Today we began reading the Gospel of John, a most remarkable gospel. John portrays the picture of the person of our Lord and his Father’s purpose for him. On the day of Pentecost, Peter told the crowd that Jesus was “delivered up according to the definite plan and foreknowledge of God” (Acts 2:23)

John begins his Gospel by telling us of this foreknowledge. Before our Lord was born, he was “the word”. How do we understand the phrase, “In the beginning was the Word”? Isaiah wrote, “as the rain and the snow come down from heaven and do not return there but water the earth, making it bring forth and sprout, giving seed to the sower and bread to the eater, so shall my word be that goes out from my mouth; it shall not return to me empty, but it shall accomplish that which I purpose, and shall succeed in the thing for which I sent it” (55:10,12). So the “word” is personified – God planning to provide spiritual food through His Son – a parallel to causing natural food to grow.

We understand Jesus as “the word” that was in the mind of God from the beginning. God spoke, and things happened. When Jesus was born “the word became flesh”. The Greek for “word” is logos, it has the foundation meaning of a ‘spoken word’ and is sometimes translated as “sayings” in the Gospels, especially in the KJV (see Matthew 7:24,26,28). Take note when you come to it in John 4:37,39. Recall how in Genesis 1 we read, “And God said” again and again.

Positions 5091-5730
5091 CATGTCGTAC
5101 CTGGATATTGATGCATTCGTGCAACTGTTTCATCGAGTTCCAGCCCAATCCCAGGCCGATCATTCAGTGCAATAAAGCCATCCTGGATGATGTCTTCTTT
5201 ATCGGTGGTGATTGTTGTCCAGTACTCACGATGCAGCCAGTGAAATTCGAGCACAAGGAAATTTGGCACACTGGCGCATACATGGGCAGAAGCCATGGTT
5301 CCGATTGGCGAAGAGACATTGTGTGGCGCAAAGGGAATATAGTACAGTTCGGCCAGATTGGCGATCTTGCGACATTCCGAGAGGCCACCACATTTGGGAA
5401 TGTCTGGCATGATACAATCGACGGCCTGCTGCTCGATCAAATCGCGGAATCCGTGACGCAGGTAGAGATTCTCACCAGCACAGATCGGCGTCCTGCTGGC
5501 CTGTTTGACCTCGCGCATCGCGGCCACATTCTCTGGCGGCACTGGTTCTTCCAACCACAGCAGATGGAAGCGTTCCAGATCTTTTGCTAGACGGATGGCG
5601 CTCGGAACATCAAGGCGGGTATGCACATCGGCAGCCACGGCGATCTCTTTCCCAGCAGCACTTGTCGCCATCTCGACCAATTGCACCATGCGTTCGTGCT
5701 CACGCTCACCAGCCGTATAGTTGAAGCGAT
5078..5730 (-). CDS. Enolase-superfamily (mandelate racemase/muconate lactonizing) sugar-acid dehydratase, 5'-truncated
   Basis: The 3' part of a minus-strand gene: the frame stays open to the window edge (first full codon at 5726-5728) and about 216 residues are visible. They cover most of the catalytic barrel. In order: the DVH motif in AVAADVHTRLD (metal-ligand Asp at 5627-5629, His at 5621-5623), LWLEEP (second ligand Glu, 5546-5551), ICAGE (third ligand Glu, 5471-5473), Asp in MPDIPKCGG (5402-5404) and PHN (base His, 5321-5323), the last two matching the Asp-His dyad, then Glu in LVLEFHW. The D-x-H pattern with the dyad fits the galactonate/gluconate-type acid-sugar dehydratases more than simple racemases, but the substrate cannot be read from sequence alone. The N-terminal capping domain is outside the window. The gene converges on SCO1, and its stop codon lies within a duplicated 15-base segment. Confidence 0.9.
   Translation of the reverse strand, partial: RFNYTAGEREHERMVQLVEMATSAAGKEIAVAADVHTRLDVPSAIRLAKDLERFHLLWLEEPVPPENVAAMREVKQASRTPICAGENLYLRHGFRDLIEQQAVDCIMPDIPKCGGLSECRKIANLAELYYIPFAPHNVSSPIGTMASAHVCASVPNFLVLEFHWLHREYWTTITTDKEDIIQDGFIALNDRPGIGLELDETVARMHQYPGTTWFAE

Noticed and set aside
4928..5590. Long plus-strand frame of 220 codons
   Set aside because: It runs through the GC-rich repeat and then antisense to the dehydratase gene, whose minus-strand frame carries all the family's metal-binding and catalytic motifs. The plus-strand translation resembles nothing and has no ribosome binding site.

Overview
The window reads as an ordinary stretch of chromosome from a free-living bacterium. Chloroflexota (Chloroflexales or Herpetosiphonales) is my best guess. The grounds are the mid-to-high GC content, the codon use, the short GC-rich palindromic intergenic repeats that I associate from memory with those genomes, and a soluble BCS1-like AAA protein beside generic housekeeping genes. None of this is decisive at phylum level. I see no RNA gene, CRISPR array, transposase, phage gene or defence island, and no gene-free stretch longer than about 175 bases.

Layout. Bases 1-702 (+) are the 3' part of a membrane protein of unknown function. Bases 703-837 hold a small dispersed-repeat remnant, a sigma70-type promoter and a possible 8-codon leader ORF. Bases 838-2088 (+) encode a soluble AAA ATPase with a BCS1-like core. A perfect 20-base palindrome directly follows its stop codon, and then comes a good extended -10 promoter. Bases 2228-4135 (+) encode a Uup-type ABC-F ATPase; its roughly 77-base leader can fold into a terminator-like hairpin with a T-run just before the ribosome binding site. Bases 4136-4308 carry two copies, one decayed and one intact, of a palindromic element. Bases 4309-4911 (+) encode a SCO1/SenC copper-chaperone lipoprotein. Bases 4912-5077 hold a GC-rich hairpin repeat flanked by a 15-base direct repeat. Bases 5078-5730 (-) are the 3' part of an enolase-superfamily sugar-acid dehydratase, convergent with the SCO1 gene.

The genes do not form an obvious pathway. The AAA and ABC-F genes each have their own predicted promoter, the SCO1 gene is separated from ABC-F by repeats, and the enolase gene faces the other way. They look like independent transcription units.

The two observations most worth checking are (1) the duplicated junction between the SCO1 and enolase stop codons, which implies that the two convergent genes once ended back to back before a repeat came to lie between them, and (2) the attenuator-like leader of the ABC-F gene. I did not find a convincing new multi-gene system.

The translators confuse us by using the pronoun ‘he’ for ‘the word’ in John’s opening verses. It is most helpful to read from verse 2 that “The word was in the beginning … All things were made through a word … in the word was life and the life was the light of men …”

In chapter 3 we read, “the light has come into the world, and people loved the darkness rather than the light because their works were evil. For everyone who does wicked things hates the light and does not come to the light, lest his works should be exposed. But whoever does what is true comes to the light, so that it may be clearly seen that his works have been carried out in God” (verses 19-21).

Jesus often uses phraseology that has a symbolic meaning, as is clear in the foregoing. What is also obvious today is that people love darkness more than ever, and God’s Bible has become a forgotten book. We must do the opposite and love God’s word more than ever; may His word become flesh in us so that our Lord recognises us when he returns.